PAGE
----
An ambitious opera, telling the story of an infamous witch trial, was premiered in October. A film of Kepler's Trial the Opera is now available online. The project was conceived by historian Professor Ulinka Rublack whose recent research shines new light on a 400-year-old scandal.
Amid ongoing welfare cuts, researchers argue that investment in health and social care have been integral to British economic success since 1600.
Jerry Toner, Director of Studies in Classics, Churchill College, University of Cambridge, discusses the stratification of Roman society.
As Europe expanded its overseas colonies, fixed ideas of racial differences took hold. Historian Dr Mélanie Lamotte, whose forebears include a slave, is researching a brief period when European notions of ethnicity were relatively fluid. Early French settlers believed that non-white inhabitants of the colonies could be ‘civilised’ and ‘improved’.
Beards are back in fashion. But today’s hipster styles convey rather different messages to the hair men cultivated in the early modern period. Historian Dr Stefan Hanß investigates the ways in which daily ‘performances of hair’ for men and women reflected the profound religious and social changes sweeping through Europe in the 16th and 17th centuries.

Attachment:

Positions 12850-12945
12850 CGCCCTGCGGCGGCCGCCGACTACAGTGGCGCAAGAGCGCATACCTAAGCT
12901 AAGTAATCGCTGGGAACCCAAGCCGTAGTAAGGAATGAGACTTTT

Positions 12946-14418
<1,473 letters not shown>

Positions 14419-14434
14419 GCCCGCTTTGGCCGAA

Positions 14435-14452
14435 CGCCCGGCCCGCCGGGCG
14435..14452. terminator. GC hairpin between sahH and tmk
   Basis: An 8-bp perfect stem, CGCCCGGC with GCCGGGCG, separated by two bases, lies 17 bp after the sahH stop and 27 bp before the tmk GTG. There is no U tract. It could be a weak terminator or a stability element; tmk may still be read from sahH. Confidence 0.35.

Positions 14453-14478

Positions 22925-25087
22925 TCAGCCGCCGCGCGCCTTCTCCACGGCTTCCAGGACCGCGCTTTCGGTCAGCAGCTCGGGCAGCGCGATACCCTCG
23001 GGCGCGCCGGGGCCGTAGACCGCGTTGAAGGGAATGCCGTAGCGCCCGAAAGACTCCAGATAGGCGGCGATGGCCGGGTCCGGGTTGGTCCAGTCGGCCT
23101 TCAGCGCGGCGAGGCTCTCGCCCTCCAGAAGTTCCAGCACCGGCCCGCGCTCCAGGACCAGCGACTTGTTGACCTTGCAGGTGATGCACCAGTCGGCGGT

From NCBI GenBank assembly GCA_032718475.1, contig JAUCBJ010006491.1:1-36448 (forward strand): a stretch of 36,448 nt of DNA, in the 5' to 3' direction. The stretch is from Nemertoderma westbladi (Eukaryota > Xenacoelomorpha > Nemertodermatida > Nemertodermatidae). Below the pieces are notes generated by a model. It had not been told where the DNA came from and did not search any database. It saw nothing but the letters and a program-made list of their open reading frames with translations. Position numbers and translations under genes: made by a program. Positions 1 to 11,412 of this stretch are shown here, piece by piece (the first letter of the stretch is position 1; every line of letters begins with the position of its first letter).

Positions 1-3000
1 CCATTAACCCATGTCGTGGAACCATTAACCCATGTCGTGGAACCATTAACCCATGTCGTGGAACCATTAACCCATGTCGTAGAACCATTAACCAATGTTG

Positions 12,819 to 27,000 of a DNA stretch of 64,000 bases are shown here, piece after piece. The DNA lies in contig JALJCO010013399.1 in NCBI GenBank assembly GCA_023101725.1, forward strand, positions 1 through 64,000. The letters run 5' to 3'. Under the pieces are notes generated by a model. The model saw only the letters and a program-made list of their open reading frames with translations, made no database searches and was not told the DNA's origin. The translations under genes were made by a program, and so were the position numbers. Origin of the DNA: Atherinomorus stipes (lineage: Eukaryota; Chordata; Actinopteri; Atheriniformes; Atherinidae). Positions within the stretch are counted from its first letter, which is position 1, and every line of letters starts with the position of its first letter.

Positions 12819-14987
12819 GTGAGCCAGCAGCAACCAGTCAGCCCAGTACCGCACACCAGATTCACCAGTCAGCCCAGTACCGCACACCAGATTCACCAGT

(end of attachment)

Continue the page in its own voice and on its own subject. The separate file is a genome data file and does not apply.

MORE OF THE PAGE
Opinion: Thirty years on as 'new Cold War' looms, US and Russia should remember the Rekyjavik summit21 Oct 2016
David Reynolds (Faculty of History) and Kristina Spohr (London School of Economics and Political Science) discuss current relations between the US & Russia, and whether there are any lessons to be learned from the era of détente and the end of the Cold War in the 1970s and 1980s.
Opinion: Pirate, turncoat, survivor: the life and times of Anthony Knivet, a Briton in 16th-century Brazil14 Oct 2016
Vivien Kogut Lessa de Sá (Department of Spanish & Portuguese) discusses the life and times of Anthony Knivet, a young soldier from Norfolk who spent nine years living in Brazil in the 16th century. She will be discussing Knivet's life on 22 October as part of the Cambridge Festival of Ideas.
A stolen chest of letters – penned by an army wife to her husband on the battlefields of the Second World War – has helped a Cambridge academic and biographer trace the history of the women behind the men in uniform.
A new volume of essays looks afresh at women’s lives during the 600 years of the Ottoman empire. The book challenges the stereotypes of female lives confined to the harem and hamam – and reveals how women were surprisingly visible in public spaces.
The Almoravid and Almohad empires flourished in the western Mediterranean of the 11th and 12th centuries. Despite controlling vast tracts of land, these Berber dynasties are little known in the English-speaking world. In her latest book, Dr Amira Bennison looks at the rise and fall of Berber empires that made a lasting contribution to the history of Islamic culture.